Author: Rajiv Kumar, Centre for Policy Research
There are some uncanny similarities between Narendra Modi and Barack Obama. Both have risen from humble beginnings, both are charismatic public speakers and consummate communicators on social media, both were relative outsiders to the capitals where they now hold the most powerful office, and neither is dependent on their political party for their electoral success. Each has also shown an exceptional ability to mobilise financial resources and human talent to their cause.
But one hopes that this is where similarities will end. Hopefully, Modi will be more successful in reforming the economic and administrative system he has inherited and will be a less divisive figure, politically and socially. To achieve this he will have to act resolutely and quickly against bigots and fringe elements in the Bharatiya Janata Party, which he led to a historic victory in the 2014 elections.
Modi has the ambition to transform India, and lead Indians out from poverty and beyond the middle income trap to prosperity. He holds significant credentials for this task based on his track record in Gujarat, the state that he ran for 12 years as chief minister. But India is not Gujarat. It is much more than even the sum of many Gujarats, because of the huge diversity, complexity and heterogeneity that characterises India. Modi will, therefore, have to consciously jettison his Gujarat experience and make the transition from being a CEO to a statesman. He will have to become comfortable with nurturing several CEOs like himself, and increase delegation instead of centralising all action in his office.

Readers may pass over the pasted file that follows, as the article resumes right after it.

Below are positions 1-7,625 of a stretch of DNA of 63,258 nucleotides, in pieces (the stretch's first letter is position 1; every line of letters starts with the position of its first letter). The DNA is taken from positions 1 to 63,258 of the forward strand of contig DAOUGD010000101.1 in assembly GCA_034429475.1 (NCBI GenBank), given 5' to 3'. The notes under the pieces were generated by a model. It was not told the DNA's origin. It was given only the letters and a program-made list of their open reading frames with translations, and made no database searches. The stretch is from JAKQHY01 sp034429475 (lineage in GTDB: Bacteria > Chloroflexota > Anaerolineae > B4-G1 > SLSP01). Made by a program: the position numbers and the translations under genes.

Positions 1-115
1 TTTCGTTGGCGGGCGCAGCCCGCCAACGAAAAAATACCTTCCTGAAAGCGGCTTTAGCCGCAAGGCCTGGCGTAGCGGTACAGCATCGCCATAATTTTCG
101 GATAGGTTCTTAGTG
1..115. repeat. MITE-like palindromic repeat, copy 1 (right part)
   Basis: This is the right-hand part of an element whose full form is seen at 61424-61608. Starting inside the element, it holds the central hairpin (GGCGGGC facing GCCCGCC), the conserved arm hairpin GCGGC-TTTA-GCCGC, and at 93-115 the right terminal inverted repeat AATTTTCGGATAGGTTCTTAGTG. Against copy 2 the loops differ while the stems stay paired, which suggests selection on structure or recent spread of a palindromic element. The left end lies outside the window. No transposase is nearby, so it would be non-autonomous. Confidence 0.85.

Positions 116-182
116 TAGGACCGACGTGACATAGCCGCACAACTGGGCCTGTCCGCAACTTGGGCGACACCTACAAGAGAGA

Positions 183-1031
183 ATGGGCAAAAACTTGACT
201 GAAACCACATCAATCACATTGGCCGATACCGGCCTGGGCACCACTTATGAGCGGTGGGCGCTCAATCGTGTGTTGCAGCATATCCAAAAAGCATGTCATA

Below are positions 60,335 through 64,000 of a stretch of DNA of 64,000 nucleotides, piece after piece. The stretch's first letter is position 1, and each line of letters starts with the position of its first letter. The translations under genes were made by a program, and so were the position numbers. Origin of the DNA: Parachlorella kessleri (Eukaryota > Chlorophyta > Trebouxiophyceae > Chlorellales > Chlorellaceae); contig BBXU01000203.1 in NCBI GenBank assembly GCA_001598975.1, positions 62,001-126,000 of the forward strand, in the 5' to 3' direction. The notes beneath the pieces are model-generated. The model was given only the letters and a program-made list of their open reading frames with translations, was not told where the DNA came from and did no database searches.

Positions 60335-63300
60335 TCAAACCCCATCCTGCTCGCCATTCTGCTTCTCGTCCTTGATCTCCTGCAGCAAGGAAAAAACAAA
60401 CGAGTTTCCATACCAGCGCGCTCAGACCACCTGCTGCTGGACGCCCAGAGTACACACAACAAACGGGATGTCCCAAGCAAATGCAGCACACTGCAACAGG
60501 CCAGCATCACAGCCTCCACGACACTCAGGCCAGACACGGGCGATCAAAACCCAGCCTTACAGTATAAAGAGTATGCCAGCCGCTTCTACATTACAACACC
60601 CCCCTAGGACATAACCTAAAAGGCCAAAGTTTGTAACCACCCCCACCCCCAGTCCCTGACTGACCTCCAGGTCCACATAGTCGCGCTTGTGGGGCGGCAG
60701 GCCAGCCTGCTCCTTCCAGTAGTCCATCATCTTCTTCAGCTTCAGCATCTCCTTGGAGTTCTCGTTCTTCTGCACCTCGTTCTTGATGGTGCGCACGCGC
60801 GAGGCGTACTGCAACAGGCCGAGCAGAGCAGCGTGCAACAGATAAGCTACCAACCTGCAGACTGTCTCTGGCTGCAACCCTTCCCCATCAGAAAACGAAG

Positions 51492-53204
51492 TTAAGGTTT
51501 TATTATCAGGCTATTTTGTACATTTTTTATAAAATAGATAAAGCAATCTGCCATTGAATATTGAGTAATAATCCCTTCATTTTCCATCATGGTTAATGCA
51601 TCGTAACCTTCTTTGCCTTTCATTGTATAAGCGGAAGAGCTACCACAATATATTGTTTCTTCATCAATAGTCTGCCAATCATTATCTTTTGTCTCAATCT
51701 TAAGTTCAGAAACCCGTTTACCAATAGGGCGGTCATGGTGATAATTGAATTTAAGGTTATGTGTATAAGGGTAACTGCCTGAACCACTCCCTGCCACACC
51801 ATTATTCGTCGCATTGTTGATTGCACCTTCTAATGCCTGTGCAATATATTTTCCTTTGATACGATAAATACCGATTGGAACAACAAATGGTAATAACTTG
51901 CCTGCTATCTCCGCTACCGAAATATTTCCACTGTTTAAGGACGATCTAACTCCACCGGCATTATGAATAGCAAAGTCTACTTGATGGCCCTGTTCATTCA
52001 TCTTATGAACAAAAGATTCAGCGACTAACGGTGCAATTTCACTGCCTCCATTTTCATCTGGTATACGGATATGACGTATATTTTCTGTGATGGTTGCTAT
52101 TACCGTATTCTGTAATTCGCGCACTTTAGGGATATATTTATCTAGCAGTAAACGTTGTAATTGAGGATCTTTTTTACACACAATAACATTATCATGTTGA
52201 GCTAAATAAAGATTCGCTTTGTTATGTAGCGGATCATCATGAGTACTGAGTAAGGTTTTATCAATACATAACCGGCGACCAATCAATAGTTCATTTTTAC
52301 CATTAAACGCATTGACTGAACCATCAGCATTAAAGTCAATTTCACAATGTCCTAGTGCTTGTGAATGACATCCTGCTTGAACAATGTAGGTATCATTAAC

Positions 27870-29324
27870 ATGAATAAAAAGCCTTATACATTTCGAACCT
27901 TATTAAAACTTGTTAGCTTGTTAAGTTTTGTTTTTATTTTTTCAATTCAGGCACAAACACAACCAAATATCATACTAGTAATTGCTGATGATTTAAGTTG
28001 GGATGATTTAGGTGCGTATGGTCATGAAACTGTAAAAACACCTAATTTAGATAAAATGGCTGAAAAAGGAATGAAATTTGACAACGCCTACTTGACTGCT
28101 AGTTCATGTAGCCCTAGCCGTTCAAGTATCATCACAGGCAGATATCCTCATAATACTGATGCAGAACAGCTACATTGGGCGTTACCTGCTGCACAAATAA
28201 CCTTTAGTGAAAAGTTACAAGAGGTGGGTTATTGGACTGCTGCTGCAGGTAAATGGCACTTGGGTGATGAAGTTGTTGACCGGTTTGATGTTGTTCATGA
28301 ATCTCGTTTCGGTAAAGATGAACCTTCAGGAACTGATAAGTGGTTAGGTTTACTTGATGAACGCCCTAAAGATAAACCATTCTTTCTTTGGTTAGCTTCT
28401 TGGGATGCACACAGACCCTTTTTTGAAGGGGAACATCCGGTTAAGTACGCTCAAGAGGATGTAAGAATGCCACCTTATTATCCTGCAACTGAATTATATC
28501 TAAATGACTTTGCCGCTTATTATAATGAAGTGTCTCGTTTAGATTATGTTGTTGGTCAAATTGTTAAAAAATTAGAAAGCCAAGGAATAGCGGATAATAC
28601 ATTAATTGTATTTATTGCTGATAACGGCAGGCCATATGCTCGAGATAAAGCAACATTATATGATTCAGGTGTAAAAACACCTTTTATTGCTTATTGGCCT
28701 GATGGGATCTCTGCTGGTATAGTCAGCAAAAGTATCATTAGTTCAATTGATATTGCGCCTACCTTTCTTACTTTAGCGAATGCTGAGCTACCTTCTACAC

Modi brings total commitment to office. He has built up a solid reputation as a hard task-master and a person who does not flinch from his chosen path, even if he risks unpopularity and ostracism within his own party. He has a laser-like focus on improving governance and the delivery of public services. That will bring succour to both investors and the marginalised. He has promised to root out corruption at the top. But he must also address ground-level corruption and official harassment, which is the bane of the middle class—his principal support base.
Modi has made it amply clear that the focus of his foreign policy will be India’s neighbours in South Asia. By visiting 16 countries in his first year and decisively upgrading Indo–US relations, while also improving upon the status quo with Japan and China, he has clearly shown a desire to secure India’s position on the high table of global governance.
Modi knows that the success of India’s foreign policy will ultimately be determined by whether he can put his domestic house in order. We should expect him to focus far more on this critical task in the coming period. He has to also pay sufficient attention to strengthening India’s democratic institutions. Modi has an historic opportunity to take India to new heights both domestically and globally, and he seems to have the talent, skill, passion and ambition to seize this opportunity.
Rajiv Kumar is an economist and senior fellow, Centre for Policy Research, and Founder Director of the Pahle India Foundation, Delhi.